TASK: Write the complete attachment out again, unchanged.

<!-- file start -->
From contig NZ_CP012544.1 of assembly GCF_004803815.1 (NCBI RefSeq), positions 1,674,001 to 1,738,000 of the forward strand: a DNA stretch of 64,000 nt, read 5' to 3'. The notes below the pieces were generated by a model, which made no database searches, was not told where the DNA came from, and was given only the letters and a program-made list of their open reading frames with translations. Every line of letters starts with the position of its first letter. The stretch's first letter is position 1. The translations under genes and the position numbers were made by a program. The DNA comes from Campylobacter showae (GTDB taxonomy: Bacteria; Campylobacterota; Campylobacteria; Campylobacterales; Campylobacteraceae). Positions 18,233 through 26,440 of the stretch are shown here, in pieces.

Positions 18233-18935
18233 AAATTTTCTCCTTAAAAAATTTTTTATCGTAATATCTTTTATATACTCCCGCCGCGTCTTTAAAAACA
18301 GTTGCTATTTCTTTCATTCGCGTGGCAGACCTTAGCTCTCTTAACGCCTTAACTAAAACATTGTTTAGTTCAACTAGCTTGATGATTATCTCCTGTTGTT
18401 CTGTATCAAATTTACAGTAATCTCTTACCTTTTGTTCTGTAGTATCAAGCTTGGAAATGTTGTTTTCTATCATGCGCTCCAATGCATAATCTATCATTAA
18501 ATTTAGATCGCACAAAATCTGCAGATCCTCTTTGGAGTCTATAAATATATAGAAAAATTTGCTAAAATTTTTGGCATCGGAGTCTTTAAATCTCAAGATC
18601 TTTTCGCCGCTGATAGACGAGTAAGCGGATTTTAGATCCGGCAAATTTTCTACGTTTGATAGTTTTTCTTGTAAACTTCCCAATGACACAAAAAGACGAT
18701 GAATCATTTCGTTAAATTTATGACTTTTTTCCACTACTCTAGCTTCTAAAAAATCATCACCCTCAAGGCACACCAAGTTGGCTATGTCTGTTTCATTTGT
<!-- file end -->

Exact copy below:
From contig NZ_CP012544.1 of assembly GCF_004803815.1 (NCBI RefSeq), positions 1,674,001 to 1,738,000 of the forward strand: a DNA stretch of 64,000 nt, read 5' to 3'. The notes below the pieces were generated by a model, which made no database searches, was not told where the DNA came from, and was given only the letters and a program-made list of their open reading frames with translations. Every line of letters starts with the position of its first letter. The stretch's first letter is position 1. The translations under genes and the position numbers were made by a program. The DNA comes from Campylobacter showae (GTDB taxonomy: Bacteria; Campylobacterota; Campylobacteria; Campylobacterales; Campylobacteraceae). Positions 18,233 through 26,440 of the stretch are shown here, in pieces.

Positions 18233-18935
18233 AAATTTTCTCCTTAAAAAATTTTTTATCGTAATATCTTTTATATACTCCCGCCGCGTCTTTAAAAACA
18301 GTTGCTATTTCTTTCATTCGCGTGGCAGACCTTAGCTCTCTTAACGCCTTAACTAAAACATTGTTTAGTTCAACTAGCTTGATGATTATCTCCTGTTGTT
18401 CTGTATCAAATTTACAGTAATCTCTTACCTTTTGTTCTGTAGTATCAAGCTTGGAAATGTTGTTTTCTATCATGCGCTCCAATGCATAATCTATCATTAA
18501 ATTTAGATCGCACAAAATCTGCAGATCCTCTTTGGAGTCTATAAATATATAGAAAAATTTGCTAAAATTTTTGGCATCGGAGTCTTTAAATCTCAAGATC
18601 TTTTCGCCGCTGATAGACGAGTAAGCGGATTTTAGATCCGGCAAATTTTCTACGTTTGATAGTTTTTCTTGTAAACTTCCCAATGACACAAAAAGACGAT
18701 GAATCATTTCGTTAAATTTATGACTTTTTTCCACTACTCTAGCTTCTAAAAAATCATCACCCTCAAGGCACACCAAGTTGGCTATGTCTGTTTCATTTGT